Luckily my 400mg of ibuprofen kicked in in the knick of time and I started the day leading the group. After just doing the trail the previous day I had no excuse for fear of getting lost.
I had a breakthrough as I was tiptoeing across the fast-paced river on the different rocks at the surface. My balance could actually be trusted. Such a huge success in my book! There was a moment after leading the group up a huge cliff that I looked down on and felt so powerful. Everything that I need to survive is strapped onto my back, and I am doing this thing!
Team Huddle 2
After making it three miles to mile eight, we huddled again to recalibrate about going further or staying where we were currently.
We all brought up the benefits and costs of either decision. The Crawler’s Ledge at miles 7 and 8 is known for being deadly. High floods make the most difficult part of the trail even more dangerous.
Morale was low. The whole group was leaning towards staying there to camp until me and the other leader Eric said we could hike at least one mile further to see how the trickiest mile of the trip would be. There were two hours of daylight left, so we could equally plunge ahead to camp at mile six or go back to camp at eight.
I sided with a bias for action because usually my fear only gets worth with time. We agreed to ‘sus’ out the ledge and see how it was. We all agreed that it would be okay to chicken out and go camp at mile 8 if that meant that the terrain would be drier the next day.
We plunged ahead knowing that if we waited longer we’d only get more anxious overnight dreading the sound of any more rain coming.
The ledge was certainly muddy and traction was hard to come by. I had constant flashbacks to where I’ve wiped out while skiing on the poorly groomed “mountains” of Michigan where it is pure ice and your ski losing control gliding down the ledge. After practically hanging off a cliff hanging on by a tree root and support from my walking stick, I couldn’t help but ask myself, “Why the heck did I choose to do this for fun? Is it really worth risking my life to go on this hike?”
Five tricks I learned:
Never look down. Similar to surfing waves, you go where your eyes look. I looked up and saw the roots that I could grab onto while looking up. I saw my friend moving ahead of me.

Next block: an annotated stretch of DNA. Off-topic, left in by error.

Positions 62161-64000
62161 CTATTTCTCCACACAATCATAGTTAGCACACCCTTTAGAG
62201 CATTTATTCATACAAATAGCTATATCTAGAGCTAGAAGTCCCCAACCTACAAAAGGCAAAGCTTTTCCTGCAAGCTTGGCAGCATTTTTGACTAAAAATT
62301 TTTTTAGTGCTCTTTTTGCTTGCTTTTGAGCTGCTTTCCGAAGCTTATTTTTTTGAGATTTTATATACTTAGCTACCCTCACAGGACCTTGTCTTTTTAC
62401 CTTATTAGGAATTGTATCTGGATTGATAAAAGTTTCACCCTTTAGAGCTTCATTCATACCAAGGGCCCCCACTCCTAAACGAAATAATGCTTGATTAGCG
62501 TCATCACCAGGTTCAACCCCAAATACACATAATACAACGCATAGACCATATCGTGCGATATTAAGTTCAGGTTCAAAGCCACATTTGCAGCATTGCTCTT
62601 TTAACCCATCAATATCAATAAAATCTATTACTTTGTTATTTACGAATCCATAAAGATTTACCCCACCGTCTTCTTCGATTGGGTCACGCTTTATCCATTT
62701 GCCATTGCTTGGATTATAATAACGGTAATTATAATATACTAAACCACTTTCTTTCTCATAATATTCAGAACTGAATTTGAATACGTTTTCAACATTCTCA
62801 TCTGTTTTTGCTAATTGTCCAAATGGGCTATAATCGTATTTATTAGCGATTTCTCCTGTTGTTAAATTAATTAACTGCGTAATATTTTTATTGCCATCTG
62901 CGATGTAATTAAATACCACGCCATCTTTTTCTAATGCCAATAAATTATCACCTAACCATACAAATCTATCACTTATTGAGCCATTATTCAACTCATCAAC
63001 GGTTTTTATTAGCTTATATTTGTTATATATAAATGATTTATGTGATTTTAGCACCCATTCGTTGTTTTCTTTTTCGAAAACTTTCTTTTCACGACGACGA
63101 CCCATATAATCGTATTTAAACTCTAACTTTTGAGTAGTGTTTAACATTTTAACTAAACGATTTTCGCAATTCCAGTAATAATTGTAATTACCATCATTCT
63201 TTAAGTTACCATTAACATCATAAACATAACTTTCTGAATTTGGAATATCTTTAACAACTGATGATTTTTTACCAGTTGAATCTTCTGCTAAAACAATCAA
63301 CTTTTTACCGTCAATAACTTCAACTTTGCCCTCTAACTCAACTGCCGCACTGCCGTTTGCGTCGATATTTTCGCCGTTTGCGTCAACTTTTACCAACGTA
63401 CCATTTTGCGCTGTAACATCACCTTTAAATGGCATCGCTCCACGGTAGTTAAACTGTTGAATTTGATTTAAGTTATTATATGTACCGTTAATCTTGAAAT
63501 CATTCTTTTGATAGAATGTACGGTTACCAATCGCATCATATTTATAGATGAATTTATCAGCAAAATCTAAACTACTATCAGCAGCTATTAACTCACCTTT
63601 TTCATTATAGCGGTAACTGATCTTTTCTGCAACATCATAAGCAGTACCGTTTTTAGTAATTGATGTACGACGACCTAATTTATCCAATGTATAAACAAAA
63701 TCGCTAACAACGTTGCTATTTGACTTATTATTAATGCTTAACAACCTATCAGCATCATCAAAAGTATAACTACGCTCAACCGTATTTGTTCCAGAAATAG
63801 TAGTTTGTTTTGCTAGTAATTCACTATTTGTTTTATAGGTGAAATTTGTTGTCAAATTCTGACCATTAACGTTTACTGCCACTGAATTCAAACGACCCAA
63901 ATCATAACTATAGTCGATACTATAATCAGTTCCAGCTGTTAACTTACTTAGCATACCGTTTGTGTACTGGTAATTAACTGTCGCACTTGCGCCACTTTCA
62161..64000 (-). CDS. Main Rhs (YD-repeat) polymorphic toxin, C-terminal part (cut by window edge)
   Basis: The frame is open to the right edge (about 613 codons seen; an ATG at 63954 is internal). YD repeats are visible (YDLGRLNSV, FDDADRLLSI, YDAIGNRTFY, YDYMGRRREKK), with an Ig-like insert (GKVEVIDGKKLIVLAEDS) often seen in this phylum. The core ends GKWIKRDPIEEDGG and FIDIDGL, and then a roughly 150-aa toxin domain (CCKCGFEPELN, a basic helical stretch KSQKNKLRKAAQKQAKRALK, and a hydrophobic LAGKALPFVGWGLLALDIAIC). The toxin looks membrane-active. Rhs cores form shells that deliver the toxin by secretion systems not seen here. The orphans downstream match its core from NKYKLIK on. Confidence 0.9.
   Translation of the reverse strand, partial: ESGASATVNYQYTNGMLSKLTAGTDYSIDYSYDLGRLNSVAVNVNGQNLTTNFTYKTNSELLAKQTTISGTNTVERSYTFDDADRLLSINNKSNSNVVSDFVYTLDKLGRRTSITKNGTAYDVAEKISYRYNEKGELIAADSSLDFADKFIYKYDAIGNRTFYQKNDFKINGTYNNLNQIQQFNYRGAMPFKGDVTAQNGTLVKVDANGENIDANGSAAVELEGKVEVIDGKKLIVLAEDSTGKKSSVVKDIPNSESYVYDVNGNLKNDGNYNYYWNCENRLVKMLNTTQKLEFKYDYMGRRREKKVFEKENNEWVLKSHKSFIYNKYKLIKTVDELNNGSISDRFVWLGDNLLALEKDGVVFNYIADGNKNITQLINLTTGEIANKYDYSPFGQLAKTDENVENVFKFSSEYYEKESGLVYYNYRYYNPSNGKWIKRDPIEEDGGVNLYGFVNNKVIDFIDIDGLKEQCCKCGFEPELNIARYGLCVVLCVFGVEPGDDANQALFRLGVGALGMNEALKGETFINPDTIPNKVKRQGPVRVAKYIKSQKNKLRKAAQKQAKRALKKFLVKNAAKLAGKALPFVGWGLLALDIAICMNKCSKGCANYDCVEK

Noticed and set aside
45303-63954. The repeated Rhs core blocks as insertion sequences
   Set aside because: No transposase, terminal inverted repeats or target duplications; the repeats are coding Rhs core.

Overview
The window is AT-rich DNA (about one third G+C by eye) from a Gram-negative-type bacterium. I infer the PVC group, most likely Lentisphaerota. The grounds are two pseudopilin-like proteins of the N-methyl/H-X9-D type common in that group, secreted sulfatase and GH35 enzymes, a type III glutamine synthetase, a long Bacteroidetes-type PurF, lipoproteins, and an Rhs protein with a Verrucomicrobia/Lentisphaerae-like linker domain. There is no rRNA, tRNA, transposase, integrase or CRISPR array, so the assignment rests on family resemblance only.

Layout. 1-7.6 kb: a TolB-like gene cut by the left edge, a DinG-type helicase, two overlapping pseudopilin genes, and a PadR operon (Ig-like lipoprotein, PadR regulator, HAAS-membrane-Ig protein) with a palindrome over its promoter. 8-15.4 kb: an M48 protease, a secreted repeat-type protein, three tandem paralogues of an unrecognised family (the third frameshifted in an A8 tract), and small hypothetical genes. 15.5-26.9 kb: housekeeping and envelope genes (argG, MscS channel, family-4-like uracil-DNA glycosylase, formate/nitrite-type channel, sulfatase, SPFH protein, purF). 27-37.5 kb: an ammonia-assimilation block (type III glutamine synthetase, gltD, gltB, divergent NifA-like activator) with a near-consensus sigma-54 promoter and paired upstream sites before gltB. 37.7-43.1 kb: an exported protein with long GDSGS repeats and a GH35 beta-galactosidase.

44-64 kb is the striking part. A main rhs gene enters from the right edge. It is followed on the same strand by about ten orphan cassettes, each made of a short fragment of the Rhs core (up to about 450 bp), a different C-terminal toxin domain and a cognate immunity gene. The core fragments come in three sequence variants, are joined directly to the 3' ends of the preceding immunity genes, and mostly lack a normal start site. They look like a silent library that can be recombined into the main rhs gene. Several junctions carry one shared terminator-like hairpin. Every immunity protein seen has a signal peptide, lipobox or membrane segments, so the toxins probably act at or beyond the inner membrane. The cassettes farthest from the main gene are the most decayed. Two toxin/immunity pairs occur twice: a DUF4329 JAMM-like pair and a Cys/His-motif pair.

Slow down. Survival is not a race.
Breathe more intentionally and deeper instead of allowing for shallow panicky breaths.
Place your walking stick in a place of leverage by spearing it down on the inside of the closer arm to the mountain.
Have a mantra so fear doesn’t mesmerize your: “I am nimble like a moutain goat”
After getting through these technical parts, out of nowhere a stream of sunlight came through the opened clouds after the whole group made it to safer terrain. The world was smiling and rewarding us for making it through the hardest part.
We made it to the campsite at mile 6 beyond grateful. We feasted to celebrate. The invention of camping charcuterie with ritz crackers, jerky, and spreadable cheese. The textures were decadent. I’d never been more grateful for some instant mashed potatoes.
The first foreign person we saw all day, Adam stopped by our campsite that night and shared, “You know despite its beauty, this place isn’t like Disneyland. Hawaii is the state with the highest rate of missing people.” Oh yes Adam, you don’t need to tell me this twice.
Sleep was hard to come by knowing that there was more pain to come.
Day Three: Pain and Pleasure
When I woke, the complaints could go on forever from bug-bitten swollen ankles, sore feet, tight calves, tense shoulders, and exhausted arms. But then there was the wondrous experience of the bird with the blue tail and yellow chest that kept following me around and greeting with its beautiful song.
When we started onto the trail, we were so ready for the destination. We kept a fast pace with limited. The breathtaking views never let me snooze. Jawdropping each time. When we made it to the trailhead where it all began, I took the most glorious shower outside for the first time in four days. The cold water was immaculate. The Universe was in the group's favor when we all found rides while hitchhiking to the airport since the bus was running behind.
Three lessons on the pendulum of pain and pleasure